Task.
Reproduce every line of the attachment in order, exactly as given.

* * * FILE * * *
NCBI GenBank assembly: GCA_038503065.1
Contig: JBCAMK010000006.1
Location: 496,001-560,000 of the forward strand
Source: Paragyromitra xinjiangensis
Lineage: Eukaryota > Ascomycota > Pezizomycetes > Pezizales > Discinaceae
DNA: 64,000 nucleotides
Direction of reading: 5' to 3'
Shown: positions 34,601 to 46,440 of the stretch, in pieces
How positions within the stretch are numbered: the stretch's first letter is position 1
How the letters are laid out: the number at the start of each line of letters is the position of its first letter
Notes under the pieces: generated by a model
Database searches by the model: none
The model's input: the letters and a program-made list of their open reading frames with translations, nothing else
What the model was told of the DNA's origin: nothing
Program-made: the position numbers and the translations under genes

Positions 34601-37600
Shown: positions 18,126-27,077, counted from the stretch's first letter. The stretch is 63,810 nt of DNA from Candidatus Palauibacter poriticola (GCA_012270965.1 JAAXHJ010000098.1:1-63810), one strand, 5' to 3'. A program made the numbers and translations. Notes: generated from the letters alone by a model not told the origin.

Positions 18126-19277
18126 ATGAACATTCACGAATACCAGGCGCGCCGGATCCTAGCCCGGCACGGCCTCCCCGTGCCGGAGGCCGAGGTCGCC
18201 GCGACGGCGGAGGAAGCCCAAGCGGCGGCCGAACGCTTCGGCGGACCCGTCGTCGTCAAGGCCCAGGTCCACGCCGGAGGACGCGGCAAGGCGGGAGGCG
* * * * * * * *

NCBI GenBank assembly: GCA_038503065.1
Contig: JBCAMK010000006.1
Location: 496,001-560,000 of the forward strand
Source: Paragyromitra xinjiangensis
Lineage: Eukaryota > Ascomycota > Pezizomycetes > Pezizales > Discinaceae
DNA: 64,000 nucleotides
Direction of reading: 5' to 3'
Shown: positions 34,601 to 46,440 of the stretch, in pieces
How positions within the stretch are numbered: the stretch's first letter is position 1
How the letters are laid out: the number at the start of each line of letters is the position of its first letter
Notes under the pieces: generated by a model
Database searches by the model: none
The model's input: the letters and a program-made list of their open reading frames with translations, nothing else
What the model was told of the DNA's origin: nothing
Program-made: the position numbers and the translations under genes

Positions 34601-37600
Shown: positions 18,126-27,077, counted from the stretch's first letter. The stretch is 63,810 nt of DNA from Candidatus Palauibacter poriticola (GCA_012270965.1 JAAXHJ010000098.1:1-63810), one strand, 5' to 3'. A program made the numbers and translations. Notes: generated from the letters alone by a model not told the origin.

Positions 18126-19277
18126 ATGAACATTCACGAATACCAGGCGCGCCGGATCCTAGCCCGGCACGGCCTCCCCGTGCCGGAGGCCGAGGTCGCC
18201 GCGACGGCGGAGGAAGCCCAAGCGGCGGCCGAACGCTTCGGCGGACCCGTCGTCGTCAAGGCCCAGGTCCACGCCGGAGGACGCGGCAAGGCGGGAGGCG